PETALING JAYA: The negatives of the rubber glove manufacturing industry have been largely priced in and glove stocks are now trading above their respective mean, indicating undemanding valuations.
Over the recent quarter, the rubber glove industry has weathered the worst, given the sharp deterioration in operational earnings per glove.
According to Kenanga Research, oversupply concerns appear overplayed, considering that most capacity expansions of rubber glove players are expected to be delayed and staggered.
“With rubber glove players becoming aware of the intense competition since four months ago, some of the measures taken to mitigate the impact of competition were slowing down of new capacity expansion, more measures to maintain margins through automation and other cost reduction initiatives, as well as intensifying sales efforts to penetrate emerging economies.
“Having experienced various cycles of oversupply, we believe players are now better at responding to competitive pressures.
“We see the average selling price (ASP) pressure problem in the sector fully sorting itself out within another quarter,” said Kenanga Research in a sector report, adding that there was a time lag of two months during pricing adjustments, before the cost increase could be shared out with customers.
The lack of meaningful capacity addition over the first half of 2019 would also allow demand to catch up with supply, suggesting that downside risk is limited and visibility should improve towards year-end.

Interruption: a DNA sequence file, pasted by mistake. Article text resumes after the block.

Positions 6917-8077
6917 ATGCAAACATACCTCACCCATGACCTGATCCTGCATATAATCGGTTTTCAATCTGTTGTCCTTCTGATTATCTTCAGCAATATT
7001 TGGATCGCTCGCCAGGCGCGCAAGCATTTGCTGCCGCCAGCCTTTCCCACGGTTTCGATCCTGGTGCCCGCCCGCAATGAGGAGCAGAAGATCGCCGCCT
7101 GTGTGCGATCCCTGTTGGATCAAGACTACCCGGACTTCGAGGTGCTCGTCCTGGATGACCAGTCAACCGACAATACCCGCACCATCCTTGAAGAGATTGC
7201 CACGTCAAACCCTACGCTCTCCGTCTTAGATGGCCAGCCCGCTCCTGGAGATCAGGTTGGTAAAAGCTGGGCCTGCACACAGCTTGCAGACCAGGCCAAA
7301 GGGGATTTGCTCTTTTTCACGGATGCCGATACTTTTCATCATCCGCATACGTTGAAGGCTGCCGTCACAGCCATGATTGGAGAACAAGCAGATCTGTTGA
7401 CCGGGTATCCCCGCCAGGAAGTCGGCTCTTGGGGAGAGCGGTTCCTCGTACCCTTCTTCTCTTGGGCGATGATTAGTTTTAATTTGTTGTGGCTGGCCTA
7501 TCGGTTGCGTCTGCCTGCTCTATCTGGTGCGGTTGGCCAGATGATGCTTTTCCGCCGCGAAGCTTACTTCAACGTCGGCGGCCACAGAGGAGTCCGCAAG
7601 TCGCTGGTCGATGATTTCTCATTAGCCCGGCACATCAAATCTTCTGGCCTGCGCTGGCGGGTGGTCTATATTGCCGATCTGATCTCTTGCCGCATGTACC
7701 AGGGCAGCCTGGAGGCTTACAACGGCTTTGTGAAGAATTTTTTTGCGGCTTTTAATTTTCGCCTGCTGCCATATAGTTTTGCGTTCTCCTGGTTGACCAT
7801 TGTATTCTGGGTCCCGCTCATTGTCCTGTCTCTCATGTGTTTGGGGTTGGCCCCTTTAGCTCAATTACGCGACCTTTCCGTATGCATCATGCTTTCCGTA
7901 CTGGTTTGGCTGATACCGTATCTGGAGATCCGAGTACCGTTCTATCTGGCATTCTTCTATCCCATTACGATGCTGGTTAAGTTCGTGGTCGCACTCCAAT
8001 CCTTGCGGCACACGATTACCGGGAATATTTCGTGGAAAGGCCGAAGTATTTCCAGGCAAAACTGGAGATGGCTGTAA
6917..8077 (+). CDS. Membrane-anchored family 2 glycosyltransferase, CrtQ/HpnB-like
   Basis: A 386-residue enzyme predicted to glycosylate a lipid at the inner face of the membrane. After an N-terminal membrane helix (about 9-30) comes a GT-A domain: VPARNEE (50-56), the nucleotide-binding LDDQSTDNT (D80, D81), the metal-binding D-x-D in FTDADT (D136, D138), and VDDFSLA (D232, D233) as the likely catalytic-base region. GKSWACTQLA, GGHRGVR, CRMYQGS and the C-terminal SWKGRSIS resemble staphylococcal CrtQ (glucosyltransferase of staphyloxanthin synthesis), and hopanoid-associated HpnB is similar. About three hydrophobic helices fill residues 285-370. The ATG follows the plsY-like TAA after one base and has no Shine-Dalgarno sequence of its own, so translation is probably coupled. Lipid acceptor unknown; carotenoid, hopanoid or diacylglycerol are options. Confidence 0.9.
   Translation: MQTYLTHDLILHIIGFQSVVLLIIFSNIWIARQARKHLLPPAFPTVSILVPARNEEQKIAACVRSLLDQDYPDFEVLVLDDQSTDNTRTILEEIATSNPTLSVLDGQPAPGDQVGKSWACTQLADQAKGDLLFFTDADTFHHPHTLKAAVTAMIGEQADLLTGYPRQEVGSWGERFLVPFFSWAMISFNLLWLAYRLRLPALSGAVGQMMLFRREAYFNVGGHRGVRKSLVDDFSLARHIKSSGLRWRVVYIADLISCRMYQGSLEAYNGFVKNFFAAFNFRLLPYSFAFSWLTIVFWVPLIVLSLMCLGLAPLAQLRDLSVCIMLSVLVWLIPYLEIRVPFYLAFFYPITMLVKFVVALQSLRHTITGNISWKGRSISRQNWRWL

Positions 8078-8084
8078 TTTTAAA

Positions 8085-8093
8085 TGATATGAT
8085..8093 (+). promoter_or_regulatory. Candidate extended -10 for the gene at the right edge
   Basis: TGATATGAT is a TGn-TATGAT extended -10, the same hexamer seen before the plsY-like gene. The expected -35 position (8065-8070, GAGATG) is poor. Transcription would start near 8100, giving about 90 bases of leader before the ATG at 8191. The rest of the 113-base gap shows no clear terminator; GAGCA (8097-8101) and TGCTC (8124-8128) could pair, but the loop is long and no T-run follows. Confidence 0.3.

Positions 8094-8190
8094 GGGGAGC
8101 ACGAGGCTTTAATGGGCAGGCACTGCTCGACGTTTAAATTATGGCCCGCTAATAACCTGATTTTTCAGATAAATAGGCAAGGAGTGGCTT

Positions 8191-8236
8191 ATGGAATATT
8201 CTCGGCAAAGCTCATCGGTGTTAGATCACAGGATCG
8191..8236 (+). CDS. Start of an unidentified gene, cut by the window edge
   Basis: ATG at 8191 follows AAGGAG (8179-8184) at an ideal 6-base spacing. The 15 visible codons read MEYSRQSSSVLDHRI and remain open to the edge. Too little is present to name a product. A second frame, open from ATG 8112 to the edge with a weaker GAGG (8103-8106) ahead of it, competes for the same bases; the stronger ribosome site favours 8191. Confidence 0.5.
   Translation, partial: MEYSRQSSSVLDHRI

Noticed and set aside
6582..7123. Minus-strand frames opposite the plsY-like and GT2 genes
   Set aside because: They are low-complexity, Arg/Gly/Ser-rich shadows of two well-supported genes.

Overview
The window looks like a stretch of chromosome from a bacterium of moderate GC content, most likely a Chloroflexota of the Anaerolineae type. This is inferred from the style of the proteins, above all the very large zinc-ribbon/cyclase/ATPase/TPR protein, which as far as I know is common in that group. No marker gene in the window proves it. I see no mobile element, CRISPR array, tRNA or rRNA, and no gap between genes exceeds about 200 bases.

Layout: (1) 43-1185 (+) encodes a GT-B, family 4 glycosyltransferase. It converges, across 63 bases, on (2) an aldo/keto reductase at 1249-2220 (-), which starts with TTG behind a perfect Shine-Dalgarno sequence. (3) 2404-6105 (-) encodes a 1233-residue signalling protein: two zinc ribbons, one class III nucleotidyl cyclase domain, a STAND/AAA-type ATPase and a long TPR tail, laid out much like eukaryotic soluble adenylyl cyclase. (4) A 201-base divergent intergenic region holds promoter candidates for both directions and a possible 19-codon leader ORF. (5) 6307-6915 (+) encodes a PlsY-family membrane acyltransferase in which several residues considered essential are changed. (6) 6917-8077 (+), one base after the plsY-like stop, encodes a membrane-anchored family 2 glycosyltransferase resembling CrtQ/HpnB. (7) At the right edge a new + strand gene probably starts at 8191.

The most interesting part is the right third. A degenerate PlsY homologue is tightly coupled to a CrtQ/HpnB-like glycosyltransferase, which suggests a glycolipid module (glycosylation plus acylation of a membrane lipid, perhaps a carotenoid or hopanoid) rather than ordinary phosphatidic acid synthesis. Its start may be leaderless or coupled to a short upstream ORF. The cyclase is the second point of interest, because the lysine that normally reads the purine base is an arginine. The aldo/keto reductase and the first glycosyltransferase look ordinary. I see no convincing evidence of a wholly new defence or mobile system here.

In a recent strategy report, UOB KayHian said interest has drawn bottom fishing back into the sector, following the sector bottoming out against the backdrop of a strengthening US dollar.
Additionally, the sector is being perceived as a trade diversion beneficiary.
“Sector valuations are reasonable, trading slightly above the forward mean price-earnings multiple of 23 times. This is backed by a decent two-year earnings compound annual growth rate of 9% over 2019 to 2020.
“While it is not exciting growth, lack of proven and dependable growth ideas in other sectors may force portfolio managers to maintain shelter in this increasingly palatable space, in terms of valuations and prospects,” said UOB KayHian.
The research house opined that there would be limited spillover benefits from the US-China feud to the Malaysian glove manufacturers, as vinyl and nitrile gloves are not close substitutes. Instead, it is the China-produced nitrile gloves that are under threat.
This would mean that China’s nitrile glove supply would shift elsewhere in search of more equitable competing grounds.
UOB Kay Hian’s top pick for the sector is Kossan Rubber Industries Bhd, which offers most visibility in terms of capacity expansion, with growth of 43% in the near term, partly due to a low base.
Meanwhile, Hartalega Holdings Bhd is Kenanga Research’s top pick, backed by the group’s highly automated production processes model, which yields better margins and cost reductions, booming nitrile glove segment, and innovative product development.